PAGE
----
I often lament the commercialization of Christmas. Well, all holidays, in fact, but I find the consumerism perpetrated against Christmas to be the most offensive. I balk at the red-and-green aisles of supermarkets that begin to proliferate just days after (in some cases, side by side with) the orange and black of Halloween costumes, fake blood and baby Jesuses piled together in sale bins.
For me, the Christmas season can only really begin the day after Thanksgiving, and even then it should be a slow progression into December – a little garland here, some eggnog there… I like the idea of a Christmas that doesn’t begin on the 24th and end on the 26th, but I still remember being aghast last year when I turned on a popular Chicago radio station to find that they had changed their “play Christmas music nonstop from Thanksgiving onwards” program to begin November 1st instead! Starting that early, you’ll be sick of silver bells and sleigh rides by the time the leaves finish changing color!
So you can imagine my horror when I learned that Filipinos -joyously, enthusiastically, and unabashedly- like to begin celebrating Christmas NOW. In September. Really, it’s been going on for a couple of weeks already, but it was discreetly hidden in jazzy instrumental carols played at low volume in shopping malls, and advertisements for gift fairs and markets coming up in the next few months.
But today, as I rounded the corner of a shopping mall on my way to my favorite breakfast place, my mouth gaped open to see huge silver snowflakes (snowflakes! In Manila!) and enormous red ornaments already hung throughout the entirety of the corridor.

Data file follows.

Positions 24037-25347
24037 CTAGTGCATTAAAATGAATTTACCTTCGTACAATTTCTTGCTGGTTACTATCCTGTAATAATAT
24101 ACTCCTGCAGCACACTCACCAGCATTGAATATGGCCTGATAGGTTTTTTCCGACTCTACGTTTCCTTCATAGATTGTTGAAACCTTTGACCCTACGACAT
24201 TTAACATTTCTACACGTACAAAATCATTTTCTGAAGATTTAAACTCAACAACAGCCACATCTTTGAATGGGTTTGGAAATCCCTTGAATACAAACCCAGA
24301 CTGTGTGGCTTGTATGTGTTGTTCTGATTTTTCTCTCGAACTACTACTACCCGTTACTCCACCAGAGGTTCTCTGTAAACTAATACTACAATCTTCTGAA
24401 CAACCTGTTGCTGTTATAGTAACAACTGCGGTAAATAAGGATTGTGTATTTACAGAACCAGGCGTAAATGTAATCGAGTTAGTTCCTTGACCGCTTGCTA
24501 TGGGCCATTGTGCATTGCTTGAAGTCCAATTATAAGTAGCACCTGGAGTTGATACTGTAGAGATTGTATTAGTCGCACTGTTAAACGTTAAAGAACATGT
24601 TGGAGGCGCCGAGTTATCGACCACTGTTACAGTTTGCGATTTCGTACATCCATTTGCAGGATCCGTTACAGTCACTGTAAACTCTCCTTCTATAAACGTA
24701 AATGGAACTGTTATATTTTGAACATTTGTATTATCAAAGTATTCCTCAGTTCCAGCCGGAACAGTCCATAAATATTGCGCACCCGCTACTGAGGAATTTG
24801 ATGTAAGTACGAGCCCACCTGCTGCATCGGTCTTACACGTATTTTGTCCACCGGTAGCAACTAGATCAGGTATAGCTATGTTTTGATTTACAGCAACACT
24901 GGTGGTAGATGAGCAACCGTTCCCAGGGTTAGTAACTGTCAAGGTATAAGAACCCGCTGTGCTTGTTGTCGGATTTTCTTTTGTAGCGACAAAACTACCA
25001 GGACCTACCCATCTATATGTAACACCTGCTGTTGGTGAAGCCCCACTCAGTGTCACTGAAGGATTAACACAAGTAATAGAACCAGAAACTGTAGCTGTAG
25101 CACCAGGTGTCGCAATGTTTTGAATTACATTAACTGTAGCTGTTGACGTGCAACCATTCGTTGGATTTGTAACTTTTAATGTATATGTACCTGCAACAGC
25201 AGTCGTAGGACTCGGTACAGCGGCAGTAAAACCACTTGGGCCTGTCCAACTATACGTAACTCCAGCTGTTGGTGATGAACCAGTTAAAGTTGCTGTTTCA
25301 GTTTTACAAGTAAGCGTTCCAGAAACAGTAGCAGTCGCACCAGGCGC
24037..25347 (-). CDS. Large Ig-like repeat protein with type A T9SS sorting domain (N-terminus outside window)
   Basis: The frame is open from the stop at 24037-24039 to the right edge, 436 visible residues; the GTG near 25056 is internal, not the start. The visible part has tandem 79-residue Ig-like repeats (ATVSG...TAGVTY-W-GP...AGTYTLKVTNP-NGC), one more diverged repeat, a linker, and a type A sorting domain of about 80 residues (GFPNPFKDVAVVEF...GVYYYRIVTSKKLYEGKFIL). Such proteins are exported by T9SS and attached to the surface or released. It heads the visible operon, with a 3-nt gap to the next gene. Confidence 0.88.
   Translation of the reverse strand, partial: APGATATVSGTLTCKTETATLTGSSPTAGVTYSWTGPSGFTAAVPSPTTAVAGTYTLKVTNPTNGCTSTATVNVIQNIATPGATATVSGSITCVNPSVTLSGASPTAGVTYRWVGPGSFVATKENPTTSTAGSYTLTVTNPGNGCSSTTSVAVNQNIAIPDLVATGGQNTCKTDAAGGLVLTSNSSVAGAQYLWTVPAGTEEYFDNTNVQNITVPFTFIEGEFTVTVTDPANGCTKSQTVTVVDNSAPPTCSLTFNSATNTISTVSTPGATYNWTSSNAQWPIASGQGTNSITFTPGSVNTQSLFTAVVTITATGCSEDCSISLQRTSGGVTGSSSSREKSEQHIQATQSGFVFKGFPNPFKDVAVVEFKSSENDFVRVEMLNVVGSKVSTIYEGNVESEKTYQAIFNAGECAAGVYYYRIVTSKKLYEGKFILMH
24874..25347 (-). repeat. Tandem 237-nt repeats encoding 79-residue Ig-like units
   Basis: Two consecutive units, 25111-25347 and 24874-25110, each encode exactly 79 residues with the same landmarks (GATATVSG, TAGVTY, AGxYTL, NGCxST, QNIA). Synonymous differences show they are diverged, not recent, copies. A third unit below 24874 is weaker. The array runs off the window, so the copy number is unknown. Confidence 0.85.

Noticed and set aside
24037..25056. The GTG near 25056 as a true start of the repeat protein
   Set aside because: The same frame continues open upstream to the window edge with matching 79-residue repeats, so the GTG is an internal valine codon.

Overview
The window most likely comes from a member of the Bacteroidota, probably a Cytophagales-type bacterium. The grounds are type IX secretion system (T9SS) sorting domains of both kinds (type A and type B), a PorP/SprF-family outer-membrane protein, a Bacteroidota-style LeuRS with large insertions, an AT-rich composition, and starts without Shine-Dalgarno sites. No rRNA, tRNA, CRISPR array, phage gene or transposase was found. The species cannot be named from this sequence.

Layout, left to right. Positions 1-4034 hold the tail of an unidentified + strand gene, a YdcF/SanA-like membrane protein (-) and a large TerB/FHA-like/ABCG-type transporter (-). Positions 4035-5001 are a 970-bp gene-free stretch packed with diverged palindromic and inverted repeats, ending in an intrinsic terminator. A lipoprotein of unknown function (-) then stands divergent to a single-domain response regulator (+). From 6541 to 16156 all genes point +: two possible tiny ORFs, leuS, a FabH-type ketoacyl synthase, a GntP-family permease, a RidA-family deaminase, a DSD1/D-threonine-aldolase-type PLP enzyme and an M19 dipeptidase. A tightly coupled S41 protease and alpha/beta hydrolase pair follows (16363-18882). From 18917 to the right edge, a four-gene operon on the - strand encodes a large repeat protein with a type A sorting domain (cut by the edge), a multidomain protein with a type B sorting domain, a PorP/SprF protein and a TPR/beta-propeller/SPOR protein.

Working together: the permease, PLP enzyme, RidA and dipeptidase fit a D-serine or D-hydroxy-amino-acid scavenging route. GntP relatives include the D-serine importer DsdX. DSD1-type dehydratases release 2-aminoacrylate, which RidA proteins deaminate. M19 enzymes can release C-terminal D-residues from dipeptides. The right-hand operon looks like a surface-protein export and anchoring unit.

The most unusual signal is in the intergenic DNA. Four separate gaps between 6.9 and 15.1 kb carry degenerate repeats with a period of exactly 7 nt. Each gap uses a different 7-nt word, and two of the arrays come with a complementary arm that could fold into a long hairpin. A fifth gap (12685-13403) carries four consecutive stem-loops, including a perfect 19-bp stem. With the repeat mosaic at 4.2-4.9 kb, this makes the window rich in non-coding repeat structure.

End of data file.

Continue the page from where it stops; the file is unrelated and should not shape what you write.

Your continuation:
It’s too early for Christmas!!! It’s only September!!! Halloween is still a month away (which they also celebrate, by the way), and there are days and days to count down before the Big Day, before the madness of pre-season sales and the frenzy of torn wrapping paper that follows. It’s too balmy, too humid, too tropical to be Christmas! There isn’t the telltale crisp chill in the air, no darkening days, no colorful autumn to ease the transition. Nobody’s Christmas cheer can last three months, and even the best intentions of goodwill towards men are abandoned in the wake of ninety days of traffic and crowded malls.
I was not prepared for this. I was just preparing for the end of Rahmadan and next week’s Rosh Hashanah, thinking of Eid celebrations and fresh-baked challah. If this is what Christmas is like, I can only imagine what will happen when the sentimental Filipinos gear up for Valentine’s Day (in November). Lord help us all…